"He's been at the coalface with tremendous teams and brought skills to the fore. He has a clear plan but also the attitude for a massive challenge," Thorburn said.
Byrne worked with Fijian stars Joe Rokocoko and Sitiveni Sivivatu during his time with the All Blacks and Samu Kerevi and Marika Koroibete at the Wallabies.
He has been exposed to the Fijian mindset for long enough to understand things that are more important than throwing a freakish one-handed pass.
“The biggest thing is creating a safe, learning, team environment where everyone can have a say,” Byrne said.
“These guys have been playing rugby since they were little kids on the islands. They have some really good ideas but a lot of knowledge gets missed because English is their second language. We’ll have a way to express those ideas."
The strong cultural and spiritual element that will bind the side will always be fanned by Nacanieli Cawanibuka, the Head of Athletic Performance who featured in that role for Fiji’s gold medal-winning sevens teams at the Rio and Tokyo Olympics.
Some of those dynamic Tokyo gold medallists like Ratu Meli Derenalagi, Kalione Nasoko and Napolioni Bolaca have been signed by the Drua. Players have returned from New Zealand, Australia, the USA and Europe to be part of this.
The birth of the Drua still came after a raft of top Fijians based in Europe and Japan had to decide on their 2021-22 contract plans. The team will be stronger again in 2023 when experienced players abroad decide to finish their careers at home.
It’s not unkind to say that a Drua team, with little Super Rugby experience, will be tipped for last or second last by most sports bookies.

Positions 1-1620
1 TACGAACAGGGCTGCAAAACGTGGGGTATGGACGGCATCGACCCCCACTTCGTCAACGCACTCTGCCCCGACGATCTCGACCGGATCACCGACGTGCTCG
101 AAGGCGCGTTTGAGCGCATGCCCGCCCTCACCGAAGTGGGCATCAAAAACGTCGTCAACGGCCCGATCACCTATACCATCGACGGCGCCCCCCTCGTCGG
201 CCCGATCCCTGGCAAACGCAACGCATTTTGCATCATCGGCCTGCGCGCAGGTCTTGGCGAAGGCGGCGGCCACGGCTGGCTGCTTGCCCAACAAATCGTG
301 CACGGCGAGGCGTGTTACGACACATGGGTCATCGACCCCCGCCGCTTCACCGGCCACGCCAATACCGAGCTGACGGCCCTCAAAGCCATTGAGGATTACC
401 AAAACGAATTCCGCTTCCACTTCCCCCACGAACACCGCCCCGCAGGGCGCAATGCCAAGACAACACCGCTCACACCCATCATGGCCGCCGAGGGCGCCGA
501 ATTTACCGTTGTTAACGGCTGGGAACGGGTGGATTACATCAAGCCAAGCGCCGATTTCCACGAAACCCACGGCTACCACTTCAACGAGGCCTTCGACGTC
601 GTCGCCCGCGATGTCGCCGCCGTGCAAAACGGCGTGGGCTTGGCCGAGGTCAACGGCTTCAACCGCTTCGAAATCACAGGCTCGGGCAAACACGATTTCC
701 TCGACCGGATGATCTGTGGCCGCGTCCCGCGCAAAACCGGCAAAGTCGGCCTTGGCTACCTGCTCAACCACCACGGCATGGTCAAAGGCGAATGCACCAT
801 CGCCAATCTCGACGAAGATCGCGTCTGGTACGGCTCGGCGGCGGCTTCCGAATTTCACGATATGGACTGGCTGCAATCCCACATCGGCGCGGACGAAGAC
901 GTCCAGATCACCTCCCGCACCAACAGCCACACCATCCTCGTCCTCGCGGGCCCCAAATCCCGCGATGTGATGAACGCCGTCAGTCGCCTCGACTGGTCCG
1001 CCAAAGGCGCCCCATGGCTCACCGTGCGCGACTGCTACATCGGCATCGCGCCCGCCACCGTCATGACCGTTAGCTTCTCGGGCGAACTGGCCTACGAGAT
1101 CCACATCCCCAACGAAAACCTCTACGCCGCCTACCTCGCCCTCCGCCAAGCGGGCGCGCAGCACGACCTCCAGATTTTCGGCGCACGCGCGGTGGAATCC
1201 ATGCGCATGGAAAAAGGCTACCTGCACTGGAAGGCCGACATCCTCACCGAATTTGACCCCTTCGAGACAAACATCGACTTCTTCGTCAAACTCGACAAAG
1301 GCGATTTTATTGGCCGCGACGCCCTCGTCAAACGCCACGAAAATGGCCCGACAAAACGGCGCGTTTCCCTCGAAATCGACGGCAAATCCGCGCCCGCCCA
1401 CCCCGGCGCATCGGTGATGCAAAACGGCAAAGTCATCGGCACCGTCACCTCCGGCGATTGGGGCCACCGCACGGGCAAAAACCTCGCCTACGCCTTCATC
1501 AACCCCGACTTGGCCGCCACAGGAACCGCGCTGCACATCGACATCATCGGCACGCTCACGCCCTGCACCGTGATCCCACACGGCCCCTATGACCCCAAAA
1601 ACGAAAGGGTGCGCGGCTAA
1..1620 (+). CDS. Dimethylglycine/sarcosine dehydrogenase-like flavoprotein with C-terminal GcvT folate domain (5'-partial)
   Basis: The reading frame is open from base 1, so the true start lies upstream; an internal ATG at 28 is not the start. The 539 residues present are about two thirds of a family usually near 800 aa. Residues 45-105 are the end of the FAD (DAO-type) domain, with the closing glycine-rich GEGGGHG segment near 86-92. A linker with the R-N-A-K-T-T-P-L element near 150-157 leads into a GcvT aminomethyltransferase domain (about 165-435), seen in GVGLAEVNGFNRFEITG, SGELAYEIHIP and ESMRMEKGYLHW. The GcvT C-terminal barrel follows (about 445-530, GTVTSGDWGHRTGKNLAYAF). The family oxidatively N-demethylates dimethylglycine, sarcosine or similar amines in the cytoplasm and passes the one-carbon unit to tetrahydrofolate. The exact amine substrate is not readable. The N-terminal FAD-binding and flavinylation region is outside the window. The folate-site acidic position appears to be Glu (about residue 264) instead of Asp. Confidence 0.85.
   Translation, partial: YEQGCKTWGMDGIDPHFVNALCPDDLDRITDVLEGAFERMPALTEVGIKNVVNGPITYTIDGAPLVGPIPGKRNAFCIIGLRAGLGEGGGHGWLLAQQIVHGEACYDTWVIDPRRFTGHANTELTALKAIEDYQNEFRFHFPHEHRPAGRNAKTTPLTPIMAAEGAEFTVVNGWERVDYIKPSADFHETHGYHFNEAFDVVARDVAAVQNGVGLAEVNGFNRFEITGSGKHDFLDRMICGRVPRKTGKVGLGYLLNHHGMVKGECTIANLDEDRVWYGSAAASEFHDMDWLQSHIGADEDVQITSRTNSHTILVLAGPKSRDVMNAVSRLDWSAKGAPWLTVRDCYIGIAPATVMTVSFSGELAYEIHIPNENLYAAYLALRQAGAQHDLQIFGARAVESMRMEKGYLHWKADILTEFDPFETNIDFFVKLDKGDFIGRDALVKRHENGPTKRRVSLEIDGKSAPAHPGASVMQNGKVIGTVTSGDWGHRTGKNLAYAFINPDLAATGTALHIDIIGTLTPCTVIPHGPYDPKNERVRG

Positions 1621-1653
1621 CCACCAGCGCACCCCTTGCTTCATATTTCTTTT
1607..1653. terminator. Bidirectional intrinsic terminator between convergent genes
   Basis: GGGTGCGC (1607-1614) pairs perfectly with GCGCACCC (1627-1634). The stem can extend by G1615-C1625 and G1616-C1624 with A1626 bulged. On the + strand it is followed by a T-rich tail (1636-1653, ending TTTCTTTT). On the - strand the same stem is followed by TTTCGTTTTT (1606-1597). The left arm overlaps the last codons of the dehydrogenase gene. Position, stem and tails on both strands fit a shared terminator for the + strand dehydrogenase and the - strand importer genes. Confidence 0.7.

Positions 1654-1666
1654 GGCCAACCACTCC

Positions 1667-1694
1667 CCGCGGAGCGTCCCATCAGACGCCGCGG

How do the Drua pick off wins and reach some of those sparkling periods of play that the Flying Fijians produced against the All Blacks in Dunedin and when they recently gave Wales a scare in Cardiff?
“Look at the best Fijian sevens sides. They got fitter and more disciplined in defence and became harder to score against,” Byrne said.
“We can get fitter and stronger, work on the technical side and be more clinical in the way we go about things without inhibiting the flair we play with.”
The Flying Fijians muster a week before a Test. The Drua will have months together so the potential pay-off longer term is tantalising.
It’s the showcase this wonderful nursery of rugby talent has always needed in professional rugby.
The code’s amateur chiefs knew it. When the South Pacific Championship ran from 1985-90, the Fijians were an integral member beside Auckland, Canterbury, Wellington, Queensland and NSW.
When Super Six was launched in 1992, the Fijians thrashed Canterbury 38-17 on one glorious day in Suva. That is where the Drua dream would love to return to one day.
“Obviously, preparing players for the national team is a big part of this just as New Zealand’s five Super Rugby sides are doing the same for the All Blacks,” Byrne said.
“We’ll have players getting experience against Australian opponents, week in, week out, before Fiji play the Wallabies at the 2023 World Cup in France.
“We’ll bring on younger players who will finally see there is a direct path from playing touch on the beach to a potential professional career in their own country and representing Fiji.
“All the aspects are exciting and we are going to keep the joy in all of this too.”
Byrne is not one for predictions but the eight-team play-offs in the new Super Rugby Pacific competition have given the Drua a target.
“Making five-team finals in our first year might have been a bit difficult but I give us a realistic chance at a top eight. We’ll be having a real crack,” he said.
As for the natural demolition derby against Moana Pasifika, Bryne is thrilled for all rugby lovers in the Pacific.
“Players from the three great rugby nations of the Pacific coming together...and I’m guessing there are going to be some good hits in that one.”
Byrne has already improved one skill...his own singing if only as a quiet backing vocalist in the choir.
“Most days we are on the beach. The boys will come together with a song and they sing that well that even I sound better,” he said.